The Dangers of Gambling

Gambling involves risking something of value on an event that is primarily dependent on chance in the hope of winning a prize. It has existed in virtually every society since prerecorded history and is incorporated into many customs and rites of passage. While the popularity of gambling is widespread, it can lead to serious problems. Problem gamblers experience negative effects that may disrupt their personal and professional lives, and often resort to illegal acts in order to fund their habit.

Although there are many forms of gambling, the psychological processes involved remain similar. For example, the bettor chooses the outcome of an event (which can be as simple as selecting a specific football team to win a game or as complex as buying a scratchcard). The choice is then matched with a ‘odds’ or ‘chances’ set by the betting company that determine how much money you could potentially receive if successful.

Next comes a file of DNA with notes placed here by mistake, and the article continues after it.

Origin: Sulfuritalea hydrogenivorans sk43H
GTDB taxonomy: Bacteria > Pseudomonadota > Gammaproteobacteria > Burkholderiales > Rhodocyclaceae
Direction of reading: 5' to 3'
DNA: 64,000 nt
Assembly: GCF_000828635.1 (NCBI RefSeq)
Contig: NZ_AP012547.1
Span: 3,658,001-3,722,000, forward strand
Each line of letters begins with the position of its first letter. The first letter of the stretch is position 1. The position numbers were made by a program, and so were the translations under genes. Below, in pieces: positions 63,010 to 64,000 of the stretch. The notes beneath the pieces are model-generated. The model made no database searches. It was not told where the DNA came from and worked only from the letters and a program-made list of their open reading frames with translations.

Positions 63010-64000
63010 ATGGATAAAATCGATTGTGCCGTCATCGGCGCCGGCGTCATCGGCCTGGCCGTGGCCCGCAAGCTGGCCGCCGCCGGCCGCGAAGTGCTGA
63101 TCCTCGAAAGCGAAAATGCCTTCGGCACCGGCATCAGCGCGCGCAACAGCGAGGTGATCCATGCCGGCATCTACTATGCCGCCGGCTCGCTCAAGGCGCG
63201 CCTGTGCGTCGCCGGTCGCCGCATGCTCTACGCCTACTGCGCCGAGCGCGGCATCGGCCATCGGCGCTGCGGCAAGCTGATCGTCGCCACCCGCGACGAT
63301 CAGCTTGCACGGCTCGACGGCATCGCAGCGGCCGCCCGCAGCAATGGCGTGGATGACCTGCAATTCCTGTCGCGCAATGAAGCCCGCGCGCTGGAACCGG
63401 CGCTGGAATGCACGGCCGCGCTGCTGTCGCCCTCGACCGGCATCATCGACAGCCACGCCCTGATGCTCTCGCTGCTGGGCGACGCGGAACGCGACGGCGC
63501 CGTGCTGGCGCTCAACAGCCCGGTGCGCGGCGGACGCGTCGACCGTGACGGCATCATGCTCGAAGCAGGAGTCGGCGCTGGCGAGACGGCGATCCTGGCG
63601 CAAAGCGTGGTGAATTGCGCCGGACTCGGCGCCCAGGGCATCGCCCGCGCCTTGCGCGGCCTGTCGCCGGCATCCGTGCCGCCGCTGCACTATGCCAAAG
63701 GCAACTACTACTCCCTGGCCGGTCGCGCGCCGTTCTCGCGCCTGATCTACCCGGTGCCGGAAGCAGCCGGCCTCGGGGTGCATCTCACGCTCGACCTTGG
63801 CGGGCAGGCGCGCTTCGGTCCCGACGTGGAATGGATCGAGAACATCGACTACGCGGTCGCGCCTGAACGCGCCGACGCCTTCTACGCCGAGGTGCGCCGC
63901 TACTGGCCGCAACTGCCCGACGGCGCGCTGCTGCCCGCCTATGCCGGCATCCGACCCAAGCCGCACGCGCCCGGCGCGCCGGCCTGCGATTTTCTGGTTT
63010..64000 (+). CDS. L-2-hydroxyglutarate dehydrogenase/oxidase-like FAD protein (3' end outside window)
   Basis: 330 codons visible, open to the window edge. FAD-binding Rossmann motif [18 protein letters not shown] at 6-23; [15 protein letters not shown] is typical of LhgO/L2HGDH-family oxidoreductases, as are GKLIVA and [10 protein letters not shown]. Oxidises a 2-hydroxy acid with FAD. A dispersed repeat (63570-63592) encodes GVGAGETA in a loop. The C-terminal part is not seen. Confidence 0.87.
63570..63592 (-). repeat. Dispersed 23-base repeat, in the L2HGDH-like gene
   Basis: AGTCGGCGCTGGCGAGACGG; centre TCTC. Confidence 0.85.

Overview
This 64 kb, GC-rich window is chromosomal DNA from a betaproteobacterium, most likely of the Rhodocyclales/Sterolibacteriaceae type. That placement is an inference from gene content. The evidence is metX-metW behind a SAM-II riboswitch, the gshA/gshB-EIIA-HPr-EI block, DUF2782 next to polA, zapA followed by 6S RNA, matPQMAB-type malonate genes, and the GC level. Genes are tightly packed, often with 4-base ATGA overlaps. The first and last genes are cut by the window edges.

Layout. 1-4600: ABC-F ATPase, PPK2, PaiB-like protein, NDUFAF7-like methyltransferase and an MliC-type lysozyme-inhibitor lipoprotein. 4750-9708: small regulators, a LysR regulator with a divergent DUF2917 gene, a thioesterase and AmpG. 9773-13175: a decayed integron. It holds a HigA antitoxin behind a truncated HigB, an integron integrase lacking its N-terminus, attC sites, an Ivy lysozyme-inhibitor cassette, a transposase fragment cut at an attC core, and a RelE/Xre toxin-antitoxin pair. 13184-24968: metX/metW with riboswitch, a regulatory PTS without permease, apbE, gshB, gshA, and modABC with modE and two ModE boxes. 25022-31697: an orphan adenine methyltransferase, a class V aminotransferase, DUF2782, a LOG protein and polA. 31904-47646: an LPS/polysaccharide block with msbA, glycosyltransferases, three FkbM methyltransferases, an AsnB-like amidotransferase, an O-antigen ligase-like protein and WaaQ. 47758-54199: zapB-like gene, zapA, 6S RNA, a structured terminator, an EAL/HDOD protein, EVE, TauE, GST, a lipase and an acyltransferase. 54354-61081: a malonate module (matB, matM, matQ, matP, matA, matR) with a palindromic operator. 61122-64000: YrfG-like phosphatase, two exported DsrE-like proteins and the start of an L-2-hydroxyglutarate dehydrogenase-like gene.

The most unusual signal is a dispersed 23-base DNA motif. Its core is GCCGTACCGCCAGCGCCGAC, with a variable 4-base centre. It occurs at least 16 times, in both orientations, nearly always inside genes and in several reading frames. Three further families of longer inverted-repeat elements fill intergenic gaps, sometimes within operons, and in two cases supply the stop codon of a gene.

Once a bet is placed, the event takes place and the outcome is decided by luck. It is not uncommon for people to lose more money than they originally invested, which can cause them to spend even more. This is known as ‘chasing losses’ and it is one of the key signs of a gambling addiction.

If you are concerned about a friend or family member’s gambling, encourage them to seek help. There are a number of organisations that provide support, assistance and counselling for those struggling with gambling disorder. They can help find alternative ways of relieving unpleasant feelings or socialising, such as exercising, joining a book club, volunteering for a cause or spending time with friends who don’t gamble. It is also a good idea to strengthen their support network, and consider taking control of the household finances to prevent them from being tempted by gambling.